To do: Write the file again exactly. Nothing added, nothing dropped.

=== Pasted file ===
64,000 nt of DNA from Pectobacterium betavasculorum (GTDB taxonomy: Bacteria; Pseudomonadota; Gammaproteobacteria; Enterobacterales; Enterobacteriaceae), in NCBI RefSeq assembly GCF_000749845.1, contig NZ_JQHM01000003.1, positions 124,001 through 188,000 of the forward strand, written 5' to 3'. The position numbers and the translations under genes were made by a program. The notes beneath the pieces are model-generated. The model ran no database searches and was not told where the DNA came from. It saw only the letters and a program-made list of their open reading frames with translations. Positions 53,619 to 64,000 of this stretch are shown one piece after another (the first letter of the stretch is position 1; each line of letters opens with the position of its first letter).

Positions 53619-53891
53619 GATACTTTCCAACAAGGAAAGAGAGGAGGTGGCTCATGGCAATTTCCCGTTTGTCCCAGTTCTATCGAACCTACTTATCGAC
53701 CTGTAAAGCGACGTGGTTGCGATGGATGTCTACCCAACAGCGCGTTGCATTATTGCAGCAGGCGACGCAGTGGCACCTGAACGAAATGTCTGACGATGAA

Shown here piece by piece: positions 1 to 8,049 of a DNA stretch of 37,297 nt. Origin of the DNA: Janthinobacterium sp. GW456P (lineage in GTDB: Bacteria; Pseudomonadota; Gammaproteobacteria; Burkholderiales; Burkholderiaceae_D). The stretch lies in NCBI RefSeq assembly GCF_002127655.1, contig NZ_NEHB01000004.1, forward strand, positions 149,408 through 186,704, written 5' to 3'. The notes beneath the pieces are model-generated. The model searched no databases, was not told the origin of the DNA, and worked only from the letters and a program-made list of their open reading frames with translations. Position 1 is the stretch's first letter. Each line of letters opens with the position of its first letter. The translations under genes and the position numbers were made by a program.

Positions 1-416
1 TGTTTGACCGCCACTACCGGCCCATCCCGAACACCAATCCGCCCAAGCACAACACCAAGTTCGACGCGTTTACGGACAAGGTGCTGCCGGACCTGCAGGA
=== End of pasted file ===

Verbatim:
64,000 nt of DNA from Pectobacterium betavasculorum (GTDB taxonomy: Bacteria; Pseudomonadota; Gammaproteobacteria; Enterobacterales; Enterobacteriaceae), in NCBI RefSeq assembly GCF_000749845.1, contig NZ_JQHM01000003.1, positions 124,001 through 188,000 of the forward strand, written 5' to 3'. The position numbers and the translations under genes were made by a program. The notes beneath the pieces are model-generated. The model ran no database searches and was not told where the DNA came from. It saw only the letters and a program-made list of their open reading frames with translations. Positions 53,619 to 64,000 of this stretch are shown one piece after another (the first letter of the stretch is position 1; each line of letters opens with the position of its first letter).

Positions 53619-53891
53619 GATACTTTCCAACAAGGAAAGAGAGGAGGTGGCTCATGGCAATTTCCCGTTTGTCCCAGTTCTATCGAACCTACTTATCGAC
53701 CTGTAAAGCGACGTGGTTGCGATGGATGTCTACCCAACAGCGCGTTGCATTATTGCAGCAGGCGACGCAGTGGCACCTGAACGAAATGTCTGACGATGAA

Shown here piece by piece: positions 1 to 8,049 of a DNA stretch of 37,297 nt. Origin of the DNA: Janthinobacterium sp. GW456P (lineage in GTDB: Bacteria; Pseudomonadota; Gammaproteobacteria; Burkholderiales; Burkholderiaceae_D). The stretch lies in NCBI RefSeq assembly GCF_002127655.1, contig NZ_NEHB01000004.1, forward strand, positions 149,408 through 186,704, written 5' to 3'. The notes beneath the pieces are model-generated. The model searched no databases, was not told the origin of the DNA, and worked only from the letters and a program-made list of their open reading frames with translations. Position 1 is the stretch's first letter. Each line of letters opens with the position of its first letter. The translations under genes and the position numbers were made by a program.

Positions 1-416
1 TGTTTGACCGCCACTACCGGCCCATCCCGAACACCAATCCGCCCAAGCACAACACCAAGTTCGACGCGTTTACGGACAAGGTGCTGCCGGACCTGCAGGA